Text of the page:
All too frequently, executives are caught by surprise when projects — especially complex IT projects — run into trouble. But complex projects do not fail overnight; they fail one day at a time, and generally only after numerous warning signs. The authors have been involved in 14 academic studies about the ways in which individuals report (and misreport) the status of IT projects and how the recipients of those reports respond to the information they receive. The authors’ research suggests that understanding the underlying dynamics of project status reporting can help limit the chances of nasty surprises. In particular, they identify five “inconvenient truths” about project status reporting:
1. Executives can’t rely on project staff and other employees to accurately report project status information and to speak up when they see problems. Many employees have a tendency to put a positive spin on anything they report to senior management. When the organizational climate is not receptive to bad news, truthful reporting can be inhibited
2. A variety of reasons can cause people to misreport about project status. Executives tend to attribute misreporting to poor ethical behavior on the employee’s part. In fact, employees misreport for a variety of reasons; individual traits, work climate and cultural norms all can play a role.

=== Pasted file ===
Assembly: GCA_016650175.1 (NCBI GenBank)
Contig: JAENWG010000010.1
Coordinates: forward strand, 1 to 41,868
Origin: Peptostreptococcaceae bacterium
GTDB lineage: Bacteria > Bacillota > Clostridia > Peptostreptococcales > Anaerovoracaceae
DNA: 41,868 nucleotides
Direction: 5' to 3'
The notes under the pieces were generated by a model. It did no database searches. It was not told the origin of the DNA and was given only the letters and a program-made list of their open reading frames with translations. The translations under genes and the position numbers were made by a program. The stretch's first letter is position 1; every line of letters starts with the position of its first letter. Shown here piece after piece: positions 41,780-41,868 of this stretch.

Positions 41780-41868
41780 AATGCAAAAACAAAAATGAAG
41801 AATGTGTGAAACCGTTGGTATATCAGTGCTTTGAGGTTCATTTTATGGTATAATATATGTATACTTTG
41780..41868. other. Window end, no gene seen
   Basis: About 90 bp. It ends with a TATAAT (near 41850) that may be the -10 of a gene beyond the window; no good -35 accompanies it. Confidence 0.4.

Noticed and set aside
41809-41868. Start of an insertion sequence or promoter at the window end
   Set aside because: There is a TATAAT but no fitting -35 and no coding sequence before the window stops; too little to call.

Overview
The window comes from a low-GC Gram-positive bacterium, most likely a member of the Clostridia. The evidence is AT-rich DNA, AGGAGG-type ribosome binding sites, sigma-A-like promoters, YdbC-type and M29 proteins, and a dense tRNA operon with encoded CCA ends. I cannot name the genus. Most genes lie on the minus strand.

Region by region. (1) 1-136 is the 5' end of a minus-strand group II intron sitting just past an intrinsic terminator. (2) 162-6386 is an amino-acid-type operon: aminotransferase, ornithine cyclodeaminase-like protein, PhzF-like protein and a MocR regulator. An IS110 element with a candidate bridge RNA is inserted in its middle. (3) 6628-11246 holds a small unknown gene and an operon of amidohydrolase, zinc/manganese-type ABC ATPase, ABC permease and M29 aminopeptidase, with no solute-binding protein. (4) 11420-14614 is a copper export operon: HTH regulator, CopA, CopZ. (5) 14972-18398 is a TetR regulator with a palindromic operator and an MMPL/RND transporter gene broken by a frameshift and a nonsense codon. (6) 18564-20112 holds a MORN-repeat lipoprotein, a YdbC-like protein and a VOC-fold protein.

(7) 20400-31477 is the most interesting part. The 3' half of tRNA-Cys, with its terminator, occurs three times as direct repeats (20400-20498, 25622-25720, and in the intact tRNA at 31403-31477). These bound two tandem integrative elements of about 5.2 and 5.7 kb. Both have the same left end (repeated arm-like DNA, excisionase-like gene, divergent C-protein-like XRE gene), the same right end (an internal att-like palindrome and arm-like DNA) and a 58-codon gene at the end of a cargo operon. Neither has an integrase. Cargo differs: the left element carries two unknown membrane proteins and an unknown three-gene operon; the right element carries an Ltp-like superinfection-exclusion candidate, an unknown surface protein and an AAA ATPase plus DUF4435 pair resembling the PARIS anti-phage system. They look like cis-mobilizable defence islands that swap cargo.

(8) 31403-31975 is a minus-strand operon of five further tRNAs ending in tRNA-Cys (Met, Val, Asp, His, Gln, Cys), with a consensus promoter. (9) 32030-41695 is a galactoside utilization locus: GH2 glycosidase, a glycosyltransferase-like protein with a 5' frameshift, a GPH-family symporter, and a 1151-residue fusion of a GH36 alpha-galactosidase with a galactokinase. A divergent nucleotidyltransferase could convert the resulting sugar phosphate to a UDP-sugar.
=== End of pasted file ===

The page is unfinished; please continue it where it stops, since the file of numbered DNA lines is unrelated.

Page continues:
3. An aggressive audit team can’t counter the effects of project status misreporting and withholding of information by project staff. Executives may conclude that the best way to address the problem of misreporting is to rely on auditors to make sure that project status reports are accurate. However, once auditors are added to the mix, negative organizational dynamics can lead to a dysfunctional cycle that results in even less openness.
4. Putting a senior executive in charge of a project may increase misreporting. Although having a senior executive as a project sponsor often proves wise politically and can help in securing resources for a project, the involvement of senior leaders does not make it any easier to track project status.
5. Executives often ignore bad news if they do receive it. A number of the authors’ studies found situations where employees went to share their concerns about a project with powerful decision makers who had the ability to change the course of the project (or stop it), but were unsuccessful.
The authors propose solutions to reduce the risk of being blindsided by any of these inconvenient truths. They include a self-diagnostic survey to help you assess whether you may be at risk for an unpleasant project management surprise.